Adventurers will want to venture out to Isla Coiba to enjoy an uninhabited jungle island with stunning beaches and an abundance of wildlife. The main beach here is a beautiful crescent of sand with a small island just offshore. Additional beaches, all of which are pristine and absolutely deserted, are just around the corner.
Some beaches offer tranquil waters, while others on the opposite side have large waves and are only generally visited by serious surfers looking for the ride of a lifetime. Snorkeling here is wonderful, and scuba divers can put this on their bucket list for an opportunity to swim with whale sharks.
Off the beach, this is a paradise for nature lovers. The island is home to more than 200 different kinds of birds, crocodiles, snakes, and turtles. Isla Coiba is best reached via boat from Santa Catalina.
5. Bluff Beach
This is one of the few beaches on Isla Colon in the Bocas del Toro area that has large waves and is still swimmable. It is a popular destination for surfers and boogie boarders. Soft golden sands run for eight kilometers, so it's easy to find your patch of paradise and watch the waves roll in.
It's very quiet out here. You'll likely see very few other people, and if you are looking to get away from it all, this is the place to be. A few restaurants can be found nearby, but for the most part, it's best to bring your own food and supplies.
The road to Playa Bluff is dirt in many areas and can be bumpy, however, the ride is worth it. You have a good chance of seeing sloths hanging out in the trees and monkeys noisily swinging about.
6. Punta Chame
If this beach was backed by a more vibrant town and setting, this could be the best beach in Panama. That said, when you are standing on the soft sand looking out across the water to the mountains, it is arguably one of the most beautiful beaches in Panama.
This huge stretch of beach is found along a large and flat point of land jutting out into the ocean. Punta Chame is a good place for families. Small children and those who are not strong swimmers can enjoy the warm, shallow water, and parents can just laze on the beach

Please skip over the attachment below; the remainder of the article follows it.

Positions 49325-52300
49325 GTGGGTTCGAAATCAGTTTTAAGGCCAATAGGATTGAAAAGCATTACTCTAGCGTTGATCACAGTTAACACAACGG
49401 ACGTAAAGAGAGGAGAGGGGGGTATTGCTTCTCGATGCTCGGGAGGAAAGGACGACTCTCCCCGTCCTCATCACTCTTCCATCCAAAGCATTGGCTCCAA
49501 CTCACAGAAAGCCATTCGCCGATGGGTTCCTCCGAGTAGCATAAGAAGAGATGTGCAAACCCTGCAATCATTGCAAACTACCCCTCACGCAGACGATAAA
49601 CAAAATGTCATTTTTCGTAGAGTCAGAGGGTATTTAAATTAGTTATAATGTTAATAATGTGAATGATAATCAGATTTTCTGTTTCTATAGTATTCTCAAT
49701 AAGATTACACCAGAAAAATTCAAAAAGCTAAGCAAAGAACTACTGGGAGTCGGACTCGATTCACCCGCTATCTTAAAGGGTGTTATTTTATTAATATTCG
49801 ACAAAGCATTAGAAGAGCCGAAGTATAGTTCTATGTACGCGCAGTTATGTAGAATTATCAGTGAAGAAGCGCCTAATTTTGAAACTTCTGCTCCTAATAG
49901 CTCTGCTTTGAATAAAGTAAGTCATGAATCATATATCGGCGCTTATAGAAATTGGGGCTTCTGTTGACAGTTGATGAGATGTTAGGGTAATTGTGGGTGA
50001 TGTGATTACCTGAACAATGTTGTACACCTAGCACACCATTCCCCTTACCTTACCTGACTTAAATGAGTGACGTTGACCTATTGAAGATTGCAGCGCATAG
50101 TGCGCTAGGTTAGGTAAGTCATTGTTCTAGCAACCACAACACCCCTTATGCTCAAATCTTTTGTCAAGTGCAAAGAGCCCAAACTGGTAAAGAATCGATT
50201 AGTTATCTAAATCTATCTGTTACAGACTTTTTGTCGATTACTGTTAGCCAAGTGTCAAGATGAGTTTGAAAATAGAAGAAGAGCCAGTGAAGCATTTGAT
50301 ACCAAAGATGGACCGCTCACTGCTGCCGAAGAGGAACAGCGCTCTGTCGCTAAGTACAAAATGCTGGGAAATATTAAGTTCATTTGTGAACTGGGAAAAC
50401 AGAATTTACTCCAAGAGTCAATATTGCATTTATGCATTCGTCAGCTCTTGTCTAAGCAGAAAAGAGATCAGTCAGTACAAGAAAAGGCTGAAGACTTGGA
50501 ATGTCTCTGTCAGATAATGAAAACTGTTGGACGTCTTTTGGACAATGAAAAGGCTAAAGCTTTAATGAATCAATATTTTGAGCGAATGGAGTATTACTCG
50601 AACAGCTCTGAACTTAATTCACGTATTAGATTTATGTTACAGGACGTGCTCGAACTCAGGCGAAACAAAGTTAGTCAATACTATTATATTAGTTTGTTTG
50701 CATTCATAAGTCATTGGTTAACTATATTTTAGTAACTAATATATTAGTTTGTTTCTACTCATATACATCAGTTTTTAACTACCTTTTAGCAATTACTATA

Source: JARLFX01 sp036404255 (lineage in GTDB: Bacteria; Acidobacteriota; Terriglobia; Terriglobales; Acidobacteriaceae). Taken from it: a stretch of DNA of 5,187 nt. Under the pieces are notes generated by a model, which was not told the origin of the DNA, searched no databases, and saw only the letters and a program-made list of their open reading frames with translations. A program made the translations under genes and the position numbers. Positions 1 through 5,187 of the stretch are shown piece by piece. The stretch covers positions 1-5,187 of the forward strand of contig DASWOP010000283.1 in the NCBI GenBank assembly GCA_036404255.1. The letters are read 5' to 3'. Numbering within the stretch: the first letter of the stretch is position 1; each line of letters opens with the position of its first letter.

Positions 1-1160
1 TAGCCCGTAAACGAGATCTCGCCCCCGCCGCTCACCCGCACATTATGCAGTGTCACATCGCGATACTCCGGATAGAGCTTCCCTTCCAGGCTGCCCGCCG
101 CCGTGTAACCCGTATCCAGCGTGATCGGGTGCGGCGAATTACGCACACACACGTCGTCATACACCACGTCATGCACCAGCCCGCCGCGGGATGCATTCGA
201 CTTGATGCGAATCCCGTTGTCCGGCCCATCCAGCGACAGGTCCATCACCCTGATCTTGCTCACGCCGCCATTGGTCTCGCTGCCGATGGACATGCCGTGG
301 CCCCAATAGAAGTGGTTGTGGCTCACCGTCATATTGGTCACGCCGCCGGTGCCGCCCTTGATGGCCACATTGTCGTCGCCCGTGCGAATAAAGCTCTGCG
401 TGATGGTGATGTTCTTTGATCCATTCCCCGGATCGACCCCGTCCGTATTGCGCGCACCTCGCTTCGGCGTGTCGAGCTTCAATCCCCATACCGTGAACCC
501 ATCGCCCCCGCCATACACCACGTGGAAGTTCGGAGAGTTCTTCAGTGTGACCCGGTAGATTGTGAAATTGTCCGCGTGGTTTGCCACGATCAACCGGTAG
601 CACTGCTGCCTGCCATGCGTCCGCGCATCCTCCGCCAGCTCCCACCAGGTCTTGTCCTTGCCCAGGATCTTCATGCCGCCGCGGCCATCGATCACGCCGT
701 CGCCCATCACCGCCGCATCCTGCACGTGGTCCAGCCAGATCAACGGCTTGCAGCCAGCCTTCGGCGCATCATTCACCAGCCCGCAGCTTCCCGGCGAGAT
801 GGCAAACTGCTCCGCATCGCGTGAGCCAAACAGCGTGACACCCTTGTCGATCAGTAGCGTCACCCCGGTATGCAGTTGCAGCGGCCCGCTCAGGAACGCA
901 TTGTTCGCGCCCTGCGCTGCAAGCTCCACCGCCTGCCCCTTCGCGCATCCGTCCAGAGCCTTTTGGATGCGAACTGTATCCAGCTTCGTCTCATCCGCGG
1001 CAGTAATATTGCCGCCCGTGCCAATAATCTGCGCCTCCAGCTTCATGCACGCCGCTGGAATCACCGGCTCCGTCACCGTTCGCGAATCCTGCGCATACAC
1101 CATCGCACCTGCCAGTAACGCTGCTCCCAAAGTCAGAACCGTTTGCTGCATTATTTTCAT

Beaches wrap around the point, but almost all of the action is focused along one stretch, which is a haven for kitesurfers during the windy season from December to April. Punta Chame is by far the best beach in Panama for kitesurfing. Older kids or adults who want a little more action can take some kiting lessons and learn the basics of this adrenaline-fueled sport. A couple of reputable schools offer lessons. The shallow water makes it an ideal spot for learning, if you crash or are having trouble with the kite, just stand up and walk back to shore.
This local secret is only 1.5 hours from Panama City and is primarily a day trip destination. While the town offers very little or nothing by way of nightlife, a handful of beautiful small resorts line the ocean, and cheap hotels, hostels, and mid-range properties can be found off the beach.
Pack a bit of patience when heading out here; access to the beach is not readily apparent when you first arrive, and the area back from the beach can be a bit confusing.
Accommodation: Where to Stay in Punta Chame
7. Punta Duarte
This wonderful wide beach is one of the few beaches in Panama where you can catch a sunset over the Pacific Ocean. The setting for the beach is dramatic, with an offshore island that becomes attached to the mainland at low tide. The angle of the beach means this is one of the rare beaches on the Pacific side of Panama where the waves are small, and swimming is easy.
As an added bonus, when the tide recedes, huge tide pools emerge. You can walk along the rocks and peer down through the clear water in the remaining pools to see brightly colored fish and sea creatures.
Overlooking the beach at one end is the Punta Duarte Garden Inn, a lovely small hotel serving breakfast and, if guests let the owner know in advance, home-cooked dinners. You can watch the sunset from your balcony, the restaurant area, or the pool.
Punta Duarte is located 1.5 hours down the only highway on what is known as the Sunset Coast. The turnoff from the Pan American Highway is just before Santiago on the left-hand side when you are coming from Panama City.
8. Playa La Punta
The once-sleepy town of Santa Catalina, located across the bay from the Sunset Coast, has become one of the destinations of choice for independent travelers in Panama, especially those who love to surf. The main reason for this is the large waves that wash ashore at La Punta.
The waves come in here consistently from April through October and provide a challenge to intermediate right through to advanced surfers. Those not interested in surfing will enjoy the black sand and the non-stop surf show out front.